Neither was another Republican legal pot state senator, Lisa Murkowski of Alaska. In a statement released Thursday afternoon, she said she had repeatedly urged Sessions to leave legal weed alone. His move Thursday was "regrettable and divisive," she said.
Maine is about to become a legal pot state—if Sessions' move doesn't throw a wrench in the works—leaving Republican Sen. Susan Collins, who supported Sessions' nomination, walking a tightrope.
While acknowledging the medical uses of marijuana, "here is considerable scientific and medical evidence of the detrimental impact that marijuana can have on the brain development of otherwise healthy teenagers, Collins spokesman Christopher Knight said. Congress and the Department of Justice should review the Controlled Substances Act, which generally prohibits growing, distributing or using marijuana, in light of current medical evidence as well as actions taken by states."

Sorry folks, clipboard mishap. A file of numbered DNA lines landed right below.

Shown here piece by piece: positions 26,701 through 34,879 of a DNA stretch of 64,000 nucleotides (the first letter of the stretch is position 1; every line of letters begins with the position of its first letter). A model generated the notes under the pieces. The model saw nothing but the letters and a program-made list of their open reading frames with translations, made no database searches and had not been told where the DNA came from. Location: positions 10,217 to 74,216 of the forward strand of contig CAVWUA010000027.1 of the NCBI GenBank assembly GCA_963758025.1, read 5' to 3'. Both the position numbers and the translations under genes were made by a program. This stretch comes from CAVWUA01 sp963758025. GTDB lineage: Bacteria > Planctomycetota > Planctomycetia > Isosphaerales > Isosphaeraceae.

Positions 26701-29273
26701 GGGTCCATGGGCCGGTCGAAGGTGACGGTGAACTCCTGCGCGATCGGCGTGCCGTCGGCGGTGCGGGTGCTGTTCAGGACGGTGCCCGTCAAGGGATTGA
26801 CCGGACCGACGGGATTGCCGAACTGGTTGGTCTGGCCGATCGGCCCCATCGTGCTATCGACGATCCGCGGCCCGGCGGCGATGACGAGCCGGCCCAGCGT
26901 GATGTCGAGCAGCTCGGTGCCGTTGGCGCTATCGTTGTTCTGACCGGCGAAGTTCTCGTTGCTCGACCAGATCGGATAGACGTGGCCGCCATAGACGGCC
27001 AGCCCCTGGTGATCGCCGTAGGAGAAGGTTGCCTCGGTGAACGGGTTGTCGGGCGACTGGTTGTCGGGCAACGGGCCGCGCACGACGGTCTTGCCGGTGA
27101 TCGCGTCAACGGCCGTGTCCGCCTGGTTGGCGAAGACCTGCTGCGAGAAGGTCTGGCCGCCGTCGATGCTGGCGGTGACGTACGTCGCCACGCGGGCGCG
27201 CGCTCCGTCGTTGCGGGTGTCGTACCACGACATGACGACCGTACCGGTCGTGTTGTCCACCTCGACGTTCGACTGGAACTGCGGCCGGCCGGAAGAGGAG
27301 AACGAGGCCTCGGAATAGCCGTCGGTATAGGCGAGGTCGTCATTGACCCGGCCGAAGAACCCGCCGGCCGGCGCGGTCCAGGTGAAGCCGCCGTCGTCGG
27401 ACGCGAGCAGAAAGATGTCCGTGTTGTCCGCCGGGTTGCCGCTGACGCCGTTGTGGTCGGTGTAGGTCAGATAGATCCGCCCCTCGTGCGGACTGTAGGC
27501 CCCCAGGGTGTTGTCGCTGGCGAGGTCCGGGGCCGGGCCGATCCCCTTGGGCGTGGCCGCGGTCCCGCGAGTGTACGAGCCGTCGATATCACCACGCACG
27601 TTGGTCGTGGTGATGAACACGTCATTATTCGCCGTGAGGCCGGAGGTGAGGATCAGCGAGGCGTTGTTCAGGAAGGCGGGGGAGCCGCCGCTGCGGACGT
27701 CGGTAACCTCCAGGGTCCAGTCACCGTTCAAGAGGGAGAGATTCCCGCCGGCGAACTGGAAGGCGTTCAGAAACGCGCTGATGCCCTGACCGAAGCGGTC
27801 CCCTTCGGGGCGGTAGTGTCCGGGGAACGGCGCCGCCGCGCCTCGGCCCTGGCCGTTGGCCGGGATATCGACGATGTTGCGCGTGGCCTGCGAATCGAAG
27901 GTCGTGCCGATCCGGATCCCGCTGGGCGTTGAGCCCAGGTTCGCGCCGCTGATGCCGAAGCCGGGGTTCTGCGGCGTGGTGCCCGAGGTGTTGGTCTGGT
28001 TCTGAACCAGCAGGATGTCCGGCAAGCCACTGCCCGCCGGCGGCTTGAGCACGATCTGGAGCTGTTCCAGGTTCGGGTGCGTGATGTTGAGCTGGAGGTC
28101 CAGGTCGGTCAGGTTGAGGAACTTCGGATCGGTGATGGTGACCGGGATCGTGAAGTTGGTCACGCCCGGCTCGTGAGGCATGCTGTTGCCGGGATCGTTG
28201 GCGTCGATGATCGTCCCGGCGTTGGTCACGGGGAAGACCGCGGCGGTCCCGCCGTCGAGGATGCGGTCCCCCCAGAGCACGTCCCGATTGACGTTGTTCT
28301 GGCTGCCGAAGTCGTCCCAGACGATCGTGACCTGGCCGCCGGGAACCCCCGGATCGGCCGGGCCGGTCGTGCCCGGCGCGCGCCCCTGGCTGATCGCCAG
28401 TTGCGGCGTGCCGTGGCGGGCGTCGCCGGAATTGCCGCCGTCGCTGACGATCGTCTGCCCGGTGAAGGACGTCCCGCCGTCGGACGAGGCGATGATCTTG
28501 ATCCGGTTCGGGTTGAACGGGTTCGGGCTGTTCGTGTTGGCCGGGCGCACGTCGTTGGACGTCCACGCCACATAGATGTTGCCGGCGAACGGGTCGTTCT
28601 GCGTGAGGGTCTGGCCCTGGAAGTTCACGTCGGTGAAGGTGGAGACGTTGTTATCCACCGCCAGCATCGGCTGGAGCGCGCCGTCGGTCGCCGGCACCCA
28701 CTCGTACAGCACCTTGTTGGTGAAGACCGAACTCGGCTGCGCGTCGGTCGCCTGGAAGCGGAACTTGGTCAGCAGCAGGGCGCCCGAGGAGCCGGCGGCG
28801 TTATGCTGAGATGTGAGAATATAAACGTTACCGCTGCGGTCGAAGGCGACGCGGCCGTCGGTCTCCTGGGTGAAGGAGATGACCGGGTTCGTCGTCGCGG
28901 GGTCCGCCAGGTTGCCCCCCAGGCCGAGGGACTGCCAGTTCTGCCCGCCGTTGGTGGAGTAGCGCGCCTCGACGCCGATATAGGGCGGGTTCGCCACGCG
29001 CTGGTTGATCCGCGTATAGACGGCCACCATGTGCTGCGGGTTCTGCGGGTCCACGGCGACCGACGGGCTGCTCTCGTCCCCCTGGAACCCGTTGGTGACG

Marijuana should be a "states' rights issue," said Sen. Rand Paul (R-KY), who doesn't represent a legal pot state, but has long been a proponent of drug law reform. "The federal government has better things to focus on."
Another leading Trump ally, Rep. Matt Gaetz (R-FL), doesn't represent a legal pot state, but he does represent a medical marijuana state. He's not happy either, calling the move "heartless and cold." Sessions' move "shows his desire to pursue an antiquated, disproven dogma instead of the will of the American people. He should focus his energies on prosecuting criminals, not patients."
And that's from friends of the administration. The Democrats, unsurprisingly, are even harsher.